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# Integration techniques summary and review

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Calculus II

Lesson 13: Integration Techniques Summary and Review

You can use the student package in Maple to practice your integration techniques. First load the student package by typing

> with(student):

Then read over the help screens on changevar, intparts, and value, paying particular attention to the examples at the bottom of the screens. Here are some examples.

A Substitution Problem:

Integration by substitution is based on the chain rule. Thus if we have an integral which looks like , then by make the change of variable , and letting we have a new, perhaps simpler integral , to work on.

In Maple this is accomplished using the word changevar from the student package.

Find an antiderivative of

> F := Int(1/sqrt(1+sqrt(x)),x); Let's try the change of variable sqrt(x) = u .

> G := changevar(sqrt(x)=u,F); This does not seem to help. Lets try 1 + sqrt(x)= u

> G := changevar(1+sqrt(x)=u,F); Now we can do it by inspection, so just finish it off.

> G := value(G); Now substitute back and add in the constant.

> F := subs(u=sqrt(x),G) + C; Integration by substitution is the method use try after you decide you can't find the antiderivative by inspection.

An Integration by Parts Problem:

Integration by parts is based on the product rule for derivatives. It is usually written . It turns one integration problem into one which 'may' be more doable. Once you decide to use parts, the problem is what part of the integrand to let be u.

Integrate

> F := Int(x^2*arctan(x),x); The word is intparts . Let's try letting .

> G := intparts(F,x^2); That was a bad choice. Try letting > G := intparts(F,arctan(x)); This is much more promising. Split off the integral on the end.

> H := op(2,G); Now do a partial fractions decomposition of the integrand of H, using parfrac .

> H:= Int(convert(integrand(H),parfrac,x),x); Now we can do it by inspection.

> H1 := 1/6*x^2 - 1/3*1/2*ln(1+x^2); Let's check this with the student value .

> simplify(value(H-H1)); Note the difference of a constant, which is fine for antiderivatives.

ETAIL : The problem of choosing which part of the integrand to assign to u can often be solved quickly by following the etail convention. If your integrand has an Exponential factor, choose that for u, otherwise if it has a Trigonometric factor, let that be u, otherwise choose an Algebraic factor for u, otherwise chose an Inverse trig function, and as a last resort choose u to be a logarithmic factor. Let dv be what's left over.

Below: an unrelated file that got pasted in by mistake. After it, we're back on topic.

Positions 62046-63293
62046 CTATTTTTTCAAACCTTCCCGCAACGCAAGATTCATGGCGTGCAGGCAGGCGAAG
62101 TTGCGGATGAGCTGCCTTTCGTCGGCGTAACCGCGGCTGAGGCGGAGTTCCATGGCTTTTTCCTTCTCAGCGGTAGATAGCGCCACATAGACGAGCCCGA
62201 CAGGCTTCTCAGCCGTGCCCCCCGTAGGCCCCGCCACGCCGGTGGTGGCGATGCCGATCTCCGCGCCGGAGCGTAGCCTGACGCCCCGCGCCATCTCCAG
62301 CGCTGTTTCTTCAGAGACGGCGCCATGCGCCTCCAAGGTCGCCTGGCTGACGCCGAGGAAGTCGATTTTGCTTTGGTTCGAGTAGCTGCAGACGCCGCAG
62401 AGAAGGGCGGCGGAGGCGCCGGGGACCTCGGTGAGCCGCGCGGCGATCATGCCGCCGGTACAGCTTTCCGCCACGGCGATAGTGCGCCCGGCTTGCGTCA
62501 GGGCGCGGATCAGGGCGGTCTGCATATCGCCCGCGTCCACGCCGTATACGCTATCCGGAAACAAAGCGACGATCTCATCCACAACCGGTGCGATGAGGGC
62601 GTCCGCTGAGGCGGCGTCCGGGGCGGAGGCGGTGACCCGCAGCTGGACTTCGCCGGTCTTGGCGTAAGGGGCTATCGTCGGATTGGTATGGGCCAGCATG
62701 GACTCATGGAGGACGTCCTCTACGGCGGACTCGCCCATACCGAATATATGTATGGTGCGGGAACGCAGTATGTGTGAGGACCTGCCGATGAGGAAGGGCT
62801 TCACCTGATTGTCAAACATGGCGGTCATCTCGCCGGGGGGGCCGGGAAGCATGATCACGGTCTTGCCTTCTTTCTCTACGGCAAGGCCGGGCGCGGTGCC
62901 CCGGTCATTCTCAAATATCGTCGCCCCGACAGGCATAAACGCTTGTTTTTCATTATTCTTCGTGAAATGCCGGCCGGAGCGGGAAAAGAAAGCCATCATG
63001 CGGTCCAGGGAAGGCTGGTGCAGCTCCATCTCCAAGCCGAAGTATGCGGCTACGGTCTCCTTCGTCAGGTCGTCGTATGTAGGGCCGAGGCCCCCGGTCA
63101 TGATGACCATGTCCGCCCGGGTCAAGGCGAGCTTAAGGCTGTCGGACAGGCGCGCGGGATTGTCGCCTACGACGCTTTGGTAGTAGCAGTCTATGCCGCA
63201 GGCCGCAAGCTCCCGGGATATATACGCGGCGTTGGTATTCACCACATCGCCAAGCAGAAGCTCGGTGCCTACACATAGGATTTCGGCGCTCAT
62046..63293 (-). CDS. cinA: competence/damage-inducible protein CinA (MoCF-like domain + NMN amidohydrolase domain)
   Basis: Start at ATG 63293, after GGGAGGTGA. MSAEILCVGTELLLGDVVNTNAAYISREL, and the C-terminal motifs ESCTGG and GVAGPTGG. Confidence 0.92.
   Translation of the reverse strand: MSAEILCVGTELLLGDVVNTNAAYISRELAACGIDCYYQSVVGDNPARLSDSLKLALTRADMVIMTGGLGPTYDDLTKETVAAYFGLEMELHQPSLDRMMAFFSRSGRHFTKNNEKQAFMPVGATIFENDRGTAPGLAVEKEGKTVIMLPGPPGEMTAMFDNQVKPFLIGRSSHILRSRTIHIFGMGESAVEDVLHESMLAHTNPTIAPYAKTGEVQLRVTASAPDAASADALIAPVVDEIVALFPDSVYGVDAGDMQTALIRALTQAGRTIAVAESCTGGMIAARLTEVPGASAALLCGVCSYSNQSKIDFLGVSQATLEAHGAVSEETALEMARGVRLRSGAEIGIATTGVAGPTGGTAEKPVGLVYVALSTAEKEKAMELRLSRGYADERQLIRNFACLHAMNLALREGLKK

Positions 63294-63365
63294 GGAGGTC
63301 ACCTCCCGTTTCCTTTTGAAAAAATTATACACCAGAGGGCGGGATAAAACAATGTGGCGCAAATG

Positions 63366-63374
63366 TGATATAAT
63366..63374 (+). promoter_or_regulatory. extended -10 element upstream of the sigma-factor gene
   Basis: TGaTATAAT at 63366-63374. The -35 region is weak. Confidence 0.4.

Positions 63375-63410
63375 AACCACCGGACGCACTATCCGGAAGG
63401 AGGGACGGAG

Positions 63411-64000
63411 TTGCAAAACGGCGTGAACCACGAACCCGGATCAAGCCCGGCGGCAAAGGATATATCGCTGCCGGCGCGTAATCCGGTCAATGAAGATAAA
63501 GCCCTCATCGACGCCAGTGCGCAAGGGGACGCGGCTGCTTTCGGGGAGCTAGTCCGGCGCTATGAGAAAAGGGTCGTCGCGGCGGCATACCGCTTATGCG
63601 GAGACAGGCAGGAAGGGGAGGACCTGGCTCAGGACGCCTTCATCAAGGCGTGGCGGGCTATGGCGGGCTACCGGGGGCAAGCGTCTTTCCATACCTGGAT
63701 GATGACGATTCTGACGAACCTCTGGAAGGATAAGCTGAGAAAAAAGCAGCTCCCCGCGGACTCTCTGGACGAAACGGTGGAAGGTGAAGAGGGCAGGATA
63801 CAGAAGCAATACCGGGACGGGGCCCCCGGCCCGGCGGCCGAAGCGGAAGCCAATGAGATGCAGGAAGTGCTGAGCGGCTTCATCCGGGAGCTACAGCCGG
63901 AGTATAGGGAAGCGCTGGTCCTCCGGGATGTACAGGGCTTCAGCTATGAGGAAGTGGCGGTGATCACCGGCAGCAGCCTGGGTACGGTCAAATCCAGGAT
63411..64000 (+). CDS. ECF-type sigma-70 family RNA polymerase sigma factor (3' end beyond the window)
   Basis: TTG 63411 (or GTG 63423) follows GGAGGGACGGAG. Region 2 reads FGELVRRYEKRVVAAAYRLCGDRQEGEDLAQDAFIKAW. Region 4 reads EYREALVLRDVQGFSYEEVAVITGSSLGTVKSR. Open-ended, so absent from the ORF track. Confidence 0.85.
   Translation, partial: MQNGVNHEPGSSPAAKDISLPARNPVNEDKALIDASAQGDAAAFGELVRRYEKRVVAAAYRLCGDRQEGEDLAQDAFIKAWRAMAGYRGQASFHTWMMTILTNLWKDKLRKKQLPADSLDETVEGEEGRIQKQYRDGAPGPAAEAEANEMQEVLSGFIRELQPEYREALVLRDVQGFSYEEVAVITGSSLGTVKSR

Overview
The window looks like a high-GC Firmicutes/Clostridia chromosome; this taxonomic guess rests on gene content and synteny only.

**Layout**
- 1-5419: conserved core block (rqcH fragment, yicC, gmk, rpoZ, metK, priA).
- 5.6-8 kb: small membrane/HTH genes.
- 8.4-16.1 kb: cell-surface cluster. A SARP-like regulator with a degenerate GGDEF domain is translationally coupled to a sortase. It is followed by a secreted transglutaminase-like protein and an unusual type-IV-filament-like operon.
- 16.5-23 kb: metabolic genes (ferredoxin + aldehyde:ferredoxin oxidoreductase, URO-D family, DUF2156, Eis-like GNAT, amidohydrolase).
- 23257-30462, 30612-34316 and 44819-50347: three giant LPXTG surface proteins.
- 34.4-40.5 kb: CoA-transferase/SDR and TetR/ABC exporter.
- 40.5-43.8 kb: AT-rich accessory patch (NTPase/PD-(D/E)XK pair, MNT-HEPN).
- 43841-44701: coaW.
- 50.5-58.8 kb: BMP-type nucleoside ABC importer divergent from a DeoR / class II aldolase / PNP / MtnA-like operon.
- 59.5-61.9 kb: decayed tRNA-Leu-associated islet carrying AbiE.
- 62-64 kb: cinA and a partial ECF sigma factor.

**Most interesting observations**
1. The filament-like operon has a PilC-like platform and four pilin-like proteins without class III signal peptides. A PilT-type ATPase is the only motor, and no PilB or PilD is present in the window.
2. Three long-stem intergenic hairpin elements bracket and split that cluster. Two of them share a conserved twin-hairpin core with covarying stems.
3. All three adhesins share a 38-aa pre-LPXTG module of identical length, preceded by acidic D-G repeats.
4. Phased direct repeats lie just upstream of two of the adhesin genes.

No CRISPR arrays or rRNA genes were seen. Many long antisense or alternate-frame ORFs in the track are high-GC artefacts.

A Trig Substitution:

Find an antiderivative of

> F := Int(x^3/sqrt(x^2+1),x); The presence of suggests letting .

> G := changevar(x=tan(t),F,t); Now use the trig identity .

> G := subs(sqrt(1+tan(t)^2)=sec(t),G); Another substitution into the integrand.

> G := subs(tan(t)^3 = (sec(t)^2-1)*tan(t),G); Let's make a change of variable,

> H := changevar(sec(t)=u,G); From here, we can do it by inspection.

> H := value(H); Now unwind the substitutions.

> G := subs(u=sec(t),H); > F := subs(t = arctan(x),G); > F := subs(sec(arctan(x))=sqrt(1+x^2),F) + C; Checking this calculation:

> F1 := int(x^3/sqrt(x^2+1),x); It looks different, but is it?

> simplify(F-F1); Yes, but only by a constant.

A Partial Fractions Problem

Integrate the rational function

> y :=(4*x^2+x -1 )/(x^2*(x-1)*(x^2+1)); First get the partial fractions decomposition of y.

> y := convert(y,parfrac,x); We can almost do this by inspection, except for the last term.

> F := Int(y,x); > F := expand(F); Now we can do each one by inspection. So we'll just use value .

> F := value(F) + C; Exercises:

Exercise: Use the student package to perform the following integrations.       Exercise: Find the area of the region enclosed by the x-axis and the curve on the interval . Sketch the region. Then find the vertical line that divides the region in half and plot it.

Exercise: Find the length of the graph of the parabola from O(0,0) to P(10,100). Find the point on the graph which is 10 units from O along the graph. Make a sketch, showing the points O, P, and Q on the graph.

Exercise: Find the volume of the solid of revolution obtained by revolving the region trapped between the the graph of on and the x-axis about the x-axis. Sketch a graph. Does this volume approach a finite limit as n gets large?